Items Stolen                              6 SILVER TABLESPOONS, 3 TEA-SPOONS, 1 PAIR                                                    SUGAR TONGS MARKED D.S., 6 TEA-SPOONS, 1                                                      CREAM SPOON, 2 SALT SPOONS MARKED D.D., 5                                                  TEA-SPOONS MARKED S.W.S, 1 IVORY HANDLED                                                  SILVER BUTTER KNIFE, 1 PURPLE AND WHITE                                                      COTTON TABLE COVER

Suspects                                     UNKNOWN

Two days ago I discovered on genealogybank.com another theft of family valuables. [4] This time it effected Anna Dutton Orcutt’s grandparents, a decade before her birth. Anna’s grandfather was Reverend Aaron Dutton of Guilford, Connecticut. He was an esteemed clergyman and highly respected in his community. He lived in Guilford with his wife and 7 children.

On the night of September 20, 1837 his house was broken into and the family silver stolen. Several of those pieces his wife inherited from her parents. The spoons marked S.W.S. were from Dorcas Dutton’s father, Samuel William Southmayd. the spoons marked D.S. were from her mother, Dorcas Southmayd. It was a great loss to the family. Aaron Dutton promptly posted an advertisement in the local paper, The Connecticut Herald, New Haven, requesting information. He offered a generous reward for the recovery of his stolen silver. It isn’t known if he was successful.

Home of Reverend Aaron Dutton and Dorcas Southmayd Dutton, Guilford, Connecticut

Home of Reverend Aaron Dutton and Dorcas Southmayd Dutton, Guilford, Connecticut

[5]

The lesson from this journey into the past is that we are all vulnerable. However,  you can take steps today to ensure the safety of your treasured family heirlooms. If you haven’t documented them, photographed them, or insured them, start now.

© 2015 copyright Kendra Hopp Schmidt. All rights reserved.

Genealogy Sketch 1

Name: Reverend Aaron DUTTON
Parents:   Thomas DUTTON and
Anna ROYCE
Spouse: Dorcas SOUTHMAYD
Children: Mary DUTTON, Dorcas Southmayd DUTTON, Thomas DUTTON, Samuel William Southmayd DUTTON, Aaron Rice DUTTON, John Southmayd DUTTON, Anna DUTTON, Matthew Henry DUTTON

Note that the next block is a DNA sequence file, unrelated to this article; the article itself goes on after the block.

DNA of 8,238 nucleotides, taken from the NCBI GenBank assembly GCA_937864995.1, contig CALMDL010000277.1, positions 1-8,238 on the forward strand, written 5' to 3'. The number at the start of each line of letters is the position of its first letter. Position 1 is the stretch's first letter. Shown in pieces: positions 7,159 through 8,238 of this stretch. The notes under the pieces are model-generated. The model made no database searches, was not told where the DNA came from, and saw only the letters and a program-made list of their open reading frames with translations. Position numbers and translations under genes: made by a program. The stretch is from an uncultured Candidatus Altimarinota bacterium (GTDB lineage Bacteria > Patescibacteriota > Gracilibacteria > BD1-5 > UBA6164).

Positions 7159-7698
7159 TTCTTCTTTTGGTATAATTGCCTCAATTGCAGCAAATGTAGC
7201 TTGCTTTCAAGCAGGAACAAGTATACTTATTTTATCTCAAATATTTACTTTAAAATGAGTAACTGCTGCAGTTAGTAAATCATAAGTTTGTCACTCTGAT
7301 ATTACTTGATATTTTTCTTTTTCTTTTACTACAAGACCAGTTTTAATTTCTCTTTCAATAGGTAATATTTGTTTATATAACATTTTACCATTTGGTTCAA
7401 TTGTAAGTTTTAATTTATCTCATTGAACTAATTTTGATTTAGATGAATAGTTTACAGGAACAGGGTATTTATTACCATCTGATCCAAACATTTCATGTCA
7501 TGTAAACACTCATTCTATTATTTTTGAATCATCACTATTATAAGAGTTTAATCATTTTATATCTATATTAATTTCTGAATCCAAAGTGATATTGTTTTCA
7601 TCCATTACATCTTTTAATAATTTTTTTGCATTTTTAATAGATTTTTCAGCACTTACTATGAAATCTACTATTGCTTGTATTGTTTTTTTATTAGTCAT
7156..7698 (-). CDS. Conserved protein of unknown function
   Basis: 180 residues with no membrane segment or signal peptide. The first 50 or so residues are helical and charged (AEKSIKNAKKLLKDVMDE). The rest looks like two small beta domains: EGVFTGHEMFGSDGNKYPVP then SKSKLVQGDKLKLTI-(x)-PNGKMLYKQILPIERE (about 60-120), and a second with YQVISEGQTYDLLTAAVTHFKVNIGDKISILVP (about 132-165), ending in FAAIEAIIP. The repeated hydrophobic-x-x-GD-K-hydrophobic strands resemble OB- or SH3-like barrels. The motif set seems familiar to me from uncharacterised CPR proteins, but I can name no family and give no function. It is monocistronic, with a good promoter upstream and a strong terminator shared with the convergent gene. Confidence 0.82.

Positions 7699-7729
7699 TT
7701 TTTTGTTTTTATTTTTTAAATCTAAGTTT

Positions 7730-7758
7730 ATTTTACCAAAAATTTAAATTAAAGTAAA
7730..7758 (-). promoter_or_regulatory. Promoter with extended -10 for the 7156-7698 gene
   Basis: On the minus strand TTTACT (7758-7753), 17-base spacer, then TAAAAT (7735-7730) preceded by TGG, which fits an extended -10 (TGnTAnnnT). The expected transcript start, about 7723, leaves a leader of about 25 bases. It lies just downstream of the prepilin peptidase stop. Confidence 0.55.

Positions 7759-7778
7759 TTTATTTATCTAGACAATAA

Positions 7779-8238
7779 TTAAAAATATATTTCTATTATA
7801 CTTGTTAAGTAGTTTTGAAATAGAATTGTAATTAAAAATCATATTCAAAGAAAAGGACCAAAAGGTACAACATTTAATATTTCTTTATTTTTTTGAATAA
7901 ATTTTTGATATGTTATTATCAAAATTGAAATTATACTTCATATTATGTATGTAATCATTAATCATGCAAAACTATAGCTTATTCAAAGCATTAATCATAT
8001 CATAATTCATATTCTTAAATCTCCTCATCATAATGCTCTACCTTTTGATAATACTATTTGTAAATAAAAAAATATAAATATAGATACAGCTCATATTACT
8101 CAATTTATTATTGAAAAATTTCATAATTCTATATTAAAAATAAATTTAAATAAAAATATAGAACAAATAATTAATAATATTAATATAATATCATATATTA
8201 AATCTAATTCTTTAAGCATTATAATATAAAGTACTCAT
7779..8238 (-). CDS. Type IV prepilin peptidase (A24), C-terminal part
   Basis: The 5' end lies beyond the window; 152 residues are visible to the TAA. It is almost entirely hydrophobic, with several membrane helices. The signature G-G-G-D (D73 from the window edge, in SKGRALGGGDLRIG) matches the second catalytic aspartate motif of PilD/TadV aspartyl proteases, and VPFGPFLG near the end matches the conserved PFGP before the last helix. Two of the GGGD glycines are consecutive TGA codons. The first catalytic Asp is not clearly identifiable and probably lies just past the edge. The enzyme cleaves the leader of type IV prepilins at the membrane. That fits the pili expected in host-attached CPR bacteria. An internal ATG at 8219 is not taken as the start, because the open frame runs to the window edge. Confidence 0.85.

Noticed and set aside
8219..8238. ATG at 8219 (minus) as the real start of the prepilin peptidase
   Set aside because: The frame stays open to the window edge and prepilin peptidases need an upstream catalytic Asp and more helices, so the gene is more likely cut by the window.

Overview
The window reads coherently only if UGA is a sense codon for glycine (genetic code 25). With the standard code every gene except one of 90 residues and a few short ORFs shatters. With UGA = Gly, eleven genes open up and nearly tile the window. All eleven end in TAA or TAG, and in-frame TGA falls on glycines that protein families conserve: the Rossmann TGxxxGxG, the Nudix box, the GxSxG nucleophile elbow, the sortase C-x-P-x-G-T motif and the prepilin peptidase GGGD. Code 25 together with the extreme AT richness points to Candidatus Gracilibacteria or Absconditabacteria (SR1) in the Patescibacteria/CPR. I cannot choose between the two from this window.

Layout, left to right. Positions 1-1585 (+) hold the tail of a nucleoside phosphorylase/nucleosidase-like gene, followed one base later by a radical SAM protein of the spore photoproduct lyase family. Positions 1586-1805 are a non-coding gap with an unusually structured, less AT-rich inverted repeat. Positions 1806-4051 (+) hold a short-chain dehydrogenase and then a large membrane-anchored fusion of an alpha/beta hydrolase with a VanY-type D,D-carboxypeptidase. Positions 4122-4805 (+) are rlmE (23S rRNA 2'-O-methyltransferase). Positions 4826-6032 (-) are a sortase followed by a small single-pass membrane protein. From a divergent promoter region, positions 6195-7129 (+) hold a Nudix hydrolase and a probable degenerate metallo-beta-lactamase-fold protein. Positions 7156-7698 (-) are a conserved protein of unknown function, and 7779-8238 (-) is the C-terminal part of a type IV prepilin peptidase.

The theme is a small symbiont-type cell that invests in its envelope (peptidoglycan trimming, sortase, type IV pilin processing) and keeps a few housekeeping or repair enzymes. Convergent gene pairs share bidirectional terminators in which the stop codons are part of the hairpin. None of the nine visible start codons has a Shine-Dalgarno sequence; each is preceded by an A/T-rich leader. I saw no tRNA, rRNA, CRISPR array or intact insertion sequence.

Relationship to Kendra:

  1. Reverend Aaron DUTTON 1780-1849
  2. Thomas DUTTON 1812-1885
  3. Anna Dorcas DUTTON 1841-1899
  4. Edith Marion ORCUTT 1879-1964
  5. Anna Jane BEATON  1907-1998
  6. Jean Ann HYDE
  7. Kendra HOPP SCHMIDT

Genealogy Sketch 2

Name: Anna Dorcas DUTTON
Parents: THOMAS DUTTON and
Sarah Maria WHITING
Spouse: Clinton Delos ORCUTT
Children: Louis DeForest ORCUTT, George Dutton ORCUTT, Edith Marion ORCUTT, Anna Ri ORCUTT, Jane Clare ORCUTT
Relationship to Kendra: Third great-grandmother

  1. Anna Dorcas DUTTON  1841-1899
  2. Edith Marion ORCUTT  1879-1964
  3. Anna Jane BEATON  1907-1998
  4. Jean Ann HYDE
  5. Kendra HOPP SCHMIDT
  1. Omaha World Herald (Omaha, NE)
    Date: Thursday, February 13, 1890  Volume: XXV Issue: 135 Page: 5  www.genealogybank.com
    2.Omaha Illustrated- Early History of Omaha.http://www.usgennet.org/usa/ne/topic/resources/OLLibrary/Omaha_book/omaha003.htm
    3.Clinton Delos Orcutt (1840-1905) Home at 550 S. 26th Street, Omaha, Nebraska. Photo taken 1904. Digital image, photocopy of original, scanned in 2011 by Kendra Schmidt, privately held by Karen Kenagy. Photo depicts the home of Clinton Orcutt on the occasion of his the society debut of his daughter Jane Clare Orcutt.
    4. Conncecticut Herald (New Haven, CT) Date: Tuesday, October 10, 1837, Volume: XXXV Issue:41 Page:4. http://www.genealogybank.com
    5.Reverend Aaron Dutton (1780-1849) Home at Park Street, Guilford, Connecticut. Photo taken 2011. Digital image, photocopy of original taken by Kendra Schmidt. Privately held by Kendra Schmidt. Photo depicts the home of Reverand Aaron Dutton and his wife Dorcas Dutton as it existed in 2011.
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About treeklimber

An interest in history and travel lends itself to a passion for genealogy. The more I research, the more I realize there is to discover. It is a never-ending puzzle.
This entry was posted in My Family Ancestry and tagged , , . Bookmark the permalink.

3 Responses to Brace of Burglars

  1. Karen Kenagy says:

    This is a great article Kendi. Guess what I will be doing this weekend.

    Like

    • treeklimber says:

      How did you see it so quickly? I tried to post it on FB but am having trouble getting it to appear the way it is supposed to. The photo describing the post won’t appear. Thanks for the support and have fun taking photos.

      Like

  2. kmatransportation says:

    Thank you Kendi. This makes me so upset. Why the heck would ANYONE tell a stranger that a house was vacant. What ignorant neighbors. I am at a loss for words I can only imagine how grandma feels. Though the items belong to grandma I to myself as well you, Karen, Mike, Kim and mom I’m sure feel this  a direct theft again you/myself. All the history all the sentiment the items in which once belonged to our decedent’s passed down generation after generation and although the may or may not have been passed down to me or the rest of my cousins the thought that because of some selfless individuals who never considered the not only the financial repercussions of their actions but also they just took a piece of family history and it ended August 12th 2015  .  It really really saddens me. Perhaps from this we can learn to better protect our precious items so that one day we will be able to pass down our treasures from generation to generation. I have a watch and a necklace my brother once wore. Though the may not be worth much in value their worth to me is priceless. It’s a part of a loved one that we as humans hold on to that signifies a piece of them to give comfort to ourselves that just a little piece of them remains with us.. 😥

    Sent from my Verizon Wireless 4G LTE smartphone

    Like